The procedure was relatively simple.

    On March 16, Israelsen removed 61 grams of fat from the dog’s abdomen, divided it into two tubes and shipped the temperature-controlled package overnight to Vet-Stem, a company headquartered just outside of San Diego that has purchased the licensed rights for using fat-derived stem cells in animals.

    Within 48 hours, workers at Vet-Stem had isolated and concentrated several million of Coty’s stem cells from the fat tissue. Israelsen received the cells contained in a syringe two days after the initial surgery and injected them into the dog’s elbow joint the same day.

    “We don’t really know if this will rebuild cartilage,” Israelsen said. “We know that it helps a lot with inflammation, and in that joint, inflammation equals pain. So we’re trying to make that joint comfortable.”

    In addition to relieving pain, Israelsen’s hope for Coty is that the dog’s general leg movement and range of motion improve.

    “Our goal is that she be able to use her leg better than she is so that she can do the things she enjoys,” he said.

    Dr. Julie Ryan Johnson, vice president of sales and marketing for Vet-Stem, said the company believes regrowing cartilage in the joint is possible.

    “We know that’s part of it, but we know that’s not the whole picture,” Johnson said. “The overall goal would be to reduce pain and inflammation, and that’s what we are getting really good success with.”

    Since 2003, Vet-Stem has conducted stem cell therapy on more than 3,000 horses with conditions including bowed tendons, ligament injuries and fractures.

    The technique has been available commercially in dogs since January 2008, and already the company has used the process on more than 1,500 of them.

    While data on the dogs is continually being collected, Johnson said there is scientific research to support the notion that stem cell therapy is working.

    One study focused on hip joints, published in the fall of 2007, showed positive results. Of 20 dogs, 10 were given stem cell therapy, and the other 10 received a placebo saline injection. Johnson said that for the 10 dogs treated with stem cells, at least eight of them showed improvements in the functionality of their hip joints.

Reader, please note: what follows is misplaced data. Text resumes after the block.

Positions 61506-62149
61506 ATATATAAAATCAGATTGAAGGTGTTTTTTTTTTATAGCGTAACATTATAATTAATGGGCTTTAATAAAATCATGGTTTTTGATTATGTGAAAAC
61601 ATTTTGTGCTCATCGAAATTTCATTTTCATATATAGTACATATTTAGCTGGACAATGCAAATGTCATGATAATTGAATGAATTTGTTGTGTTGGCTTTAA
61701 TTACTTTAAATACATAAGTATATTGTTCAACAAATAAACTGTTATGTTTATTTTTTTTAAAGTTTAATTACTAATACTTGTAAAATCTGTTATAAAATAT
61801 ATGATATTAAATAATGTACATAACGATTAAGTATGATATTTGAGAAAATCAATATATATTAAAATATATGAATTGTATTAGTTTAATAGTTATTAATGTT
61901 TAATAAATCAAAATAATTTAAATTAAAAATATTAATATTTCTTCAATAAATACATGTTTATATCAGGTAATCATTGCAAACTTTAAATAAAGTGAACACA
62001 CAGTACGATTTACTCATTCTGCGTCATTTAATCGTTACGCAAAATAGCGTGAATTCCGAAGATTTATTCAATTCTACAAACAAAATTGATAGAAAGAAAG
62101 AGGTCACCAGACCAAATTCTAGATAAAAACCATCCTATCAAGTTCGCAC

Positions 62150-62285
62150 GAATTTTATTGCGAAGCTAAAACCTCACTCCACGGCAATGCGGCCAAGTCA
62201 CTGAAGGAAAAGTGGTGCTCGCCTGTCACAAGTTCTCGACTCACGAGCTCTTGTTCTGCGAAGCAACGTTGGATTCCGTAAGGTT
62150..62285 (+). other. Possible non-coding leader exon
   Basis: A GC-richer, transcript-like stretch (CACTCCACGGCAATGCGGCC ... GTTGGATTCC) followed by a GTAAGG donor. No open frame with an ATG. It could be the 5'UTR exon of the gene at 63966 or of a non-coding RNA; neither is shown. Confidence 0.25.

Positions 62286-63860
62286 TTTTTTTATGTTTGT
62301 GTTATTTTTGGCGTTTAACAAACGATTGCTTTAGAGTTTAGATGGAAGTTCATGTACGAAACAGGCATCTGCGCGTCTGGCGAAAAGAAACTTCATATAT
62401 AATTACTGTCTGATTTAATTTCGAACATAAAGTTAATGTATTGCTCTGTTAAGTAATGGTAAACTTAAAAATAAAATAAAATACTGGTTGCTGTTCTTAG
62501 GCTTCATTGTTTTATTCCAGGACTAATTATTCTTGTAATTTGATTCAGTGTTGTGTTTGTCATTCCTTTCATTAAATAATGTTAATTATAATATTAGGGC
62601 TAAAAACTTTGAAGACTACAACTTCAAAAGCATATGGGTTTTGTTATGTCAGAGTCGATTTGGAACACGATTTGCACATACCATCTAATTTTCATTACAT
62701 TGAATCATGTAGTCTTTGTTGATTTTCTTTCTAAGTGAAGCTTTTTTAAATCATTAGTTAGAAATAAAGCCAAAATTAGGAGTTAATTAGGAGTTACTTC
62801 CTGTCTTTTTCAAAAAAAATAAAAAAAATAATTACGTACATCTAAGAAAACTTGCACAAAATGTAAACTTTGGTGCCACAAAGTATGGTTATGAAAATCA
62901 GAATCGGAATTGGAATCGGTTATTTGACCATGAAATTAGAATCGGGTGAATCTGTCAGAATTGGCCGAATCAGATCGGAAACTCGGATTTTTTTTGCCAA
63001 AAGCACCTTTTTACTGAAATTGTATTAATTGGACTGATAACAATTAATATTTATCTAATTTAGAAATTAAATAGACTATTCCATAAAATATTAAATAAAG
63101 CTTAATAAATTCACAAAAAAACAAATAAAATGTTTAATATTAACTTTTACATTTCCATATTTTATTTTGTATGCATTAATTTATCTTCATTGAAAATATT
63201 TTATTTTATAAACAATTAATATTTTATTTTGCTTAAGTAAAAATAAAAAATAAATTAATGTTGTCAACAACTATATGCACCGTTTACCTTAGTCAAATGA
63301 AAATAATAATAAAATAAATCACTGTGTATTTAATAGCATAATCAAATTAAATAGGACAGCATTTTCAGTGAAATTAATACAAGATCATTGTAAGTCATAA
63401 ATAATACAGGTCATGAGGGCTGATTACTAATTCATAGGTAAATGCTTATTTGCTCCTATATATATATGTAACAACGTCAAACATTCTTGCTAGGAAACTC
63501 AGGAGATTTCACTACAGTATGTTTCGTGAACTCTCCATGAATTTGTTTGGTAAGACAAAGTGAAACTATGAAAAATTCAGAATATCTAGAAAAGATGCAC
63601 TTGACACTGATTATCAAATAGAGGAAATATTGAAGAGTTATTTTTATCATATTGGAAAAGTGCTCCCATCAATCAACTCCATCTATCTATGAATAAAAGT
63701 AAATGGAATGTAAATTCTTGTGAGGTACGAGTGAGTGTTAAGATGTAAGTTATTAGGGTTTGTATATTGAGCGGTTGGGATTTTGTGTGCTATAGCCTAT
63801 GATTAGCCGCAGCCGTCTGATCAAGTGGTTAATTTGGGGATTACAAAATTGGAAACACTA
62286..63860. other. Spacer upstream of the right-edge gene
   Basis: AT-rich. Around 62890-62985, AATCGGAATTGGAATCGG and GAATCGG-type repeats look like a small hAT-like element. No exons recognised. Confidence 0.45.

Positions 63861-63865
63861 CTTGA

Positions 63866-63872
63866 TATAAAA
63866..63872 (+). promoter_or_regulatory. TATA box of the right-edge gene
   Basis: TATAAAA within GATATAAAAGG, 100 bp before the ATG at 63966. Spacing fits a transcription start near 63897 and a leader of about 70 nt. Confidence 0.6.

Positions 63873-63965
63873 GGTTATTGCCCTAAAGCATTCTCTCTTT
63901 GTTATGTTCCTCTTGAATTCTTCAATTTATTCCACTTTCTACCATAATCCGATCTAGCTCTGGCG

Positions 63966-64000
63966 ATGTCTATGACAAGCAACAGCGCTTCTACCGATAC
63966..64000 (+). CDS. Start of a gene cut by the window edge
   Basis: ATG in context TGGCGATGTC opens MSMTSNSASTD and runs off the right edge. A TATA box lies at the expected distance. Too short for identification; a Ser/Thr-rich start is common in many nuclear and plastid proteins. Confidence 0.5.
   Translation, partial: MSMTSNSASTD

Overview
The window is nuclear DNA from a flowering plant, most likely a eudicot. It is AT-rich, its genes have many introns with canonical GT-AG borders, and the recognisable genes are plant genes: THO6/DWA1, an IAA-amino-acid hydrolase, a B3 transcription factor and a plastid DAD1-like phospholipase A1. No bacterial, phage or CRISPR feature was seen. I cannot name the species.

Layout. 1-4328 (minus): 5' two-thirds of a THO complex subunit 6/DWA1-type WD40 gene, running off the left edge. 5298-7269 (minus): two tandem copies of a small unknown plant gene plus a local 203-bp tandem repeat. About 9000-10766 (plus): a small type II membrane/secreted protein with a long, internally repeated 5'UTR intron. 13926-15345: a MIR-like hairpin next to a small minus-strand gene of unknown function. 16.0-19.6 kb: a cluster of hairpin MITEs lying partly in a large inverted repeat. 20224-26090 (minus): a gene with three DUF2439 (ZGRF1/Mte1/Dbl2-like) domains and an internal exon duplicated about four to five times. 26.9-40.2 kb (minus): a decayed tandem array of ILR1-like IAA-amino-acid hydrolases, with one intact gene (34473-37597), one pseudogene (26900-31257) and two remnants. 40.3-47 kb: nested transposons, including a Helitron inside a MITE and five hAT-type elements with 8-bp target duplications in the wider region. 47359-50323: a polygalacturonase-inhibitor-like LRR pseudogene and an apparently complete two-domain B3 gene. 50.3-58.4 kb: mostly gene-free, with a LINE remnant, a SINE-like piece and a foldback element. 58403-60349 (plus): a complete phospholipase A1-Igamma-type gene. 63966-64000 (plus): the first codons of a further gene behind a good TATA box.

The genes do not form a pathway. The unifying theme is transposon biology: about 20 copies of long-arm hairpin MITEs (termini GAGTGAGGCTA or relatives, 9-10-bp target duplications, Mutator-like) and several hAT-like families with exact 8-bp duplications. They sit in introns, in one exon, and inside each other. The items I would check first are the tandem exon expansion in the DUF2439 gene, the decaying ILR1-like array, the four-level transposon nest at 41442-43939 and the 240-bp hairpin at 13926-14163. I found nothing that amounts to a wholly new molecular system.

She noted progress has also been apparent in analyzing clinical evaluation forms, which are filled out by the dog owner and the veterinarian at the time of the procedure, as well as after 30, 60 and 90 days, six months and one year.

    “It’s very hard to predict,” Johnson said. “But generally, we tell people to start looking for improvement within two weeks to a month.”

    While the topic of stem cells in humans has been controversial, mainly with embryonic stem cells in part, due to the ethical questions raised as a result of the destruction of embryos when new stem cell lines are created using adult stem cells in animals does not have the stigma attached.

    Only autologous adult stem cells, from the dog’s own body, are utilized.

    “Vet-Stem is using adult-derived stem cells from fat, which is a rich source of stem and regenerative cells,” said Johnson. “That keeps us from being controversial because there are no embryos involved.”

    Nevertheless, the procedure is not for every dog owner, Israelsen said, since the cost can be substantial.

    To help Coty, Miller said he paid a total of $1,600, which includes veterinary fees and payment to Vet-Stem.

    “It’s not for the casual dog owner,” Israelsen said. “It’s for the committed dog owner who really wants to give their dog the best chance of having a happy, healthy life as an old dog.”

    Excited about Coty’s potential, Israelsen is eager to do the therapy on another dog within the next month.

    “My dog’s elbows are bad,” Israelsen said. “He’s next in line.”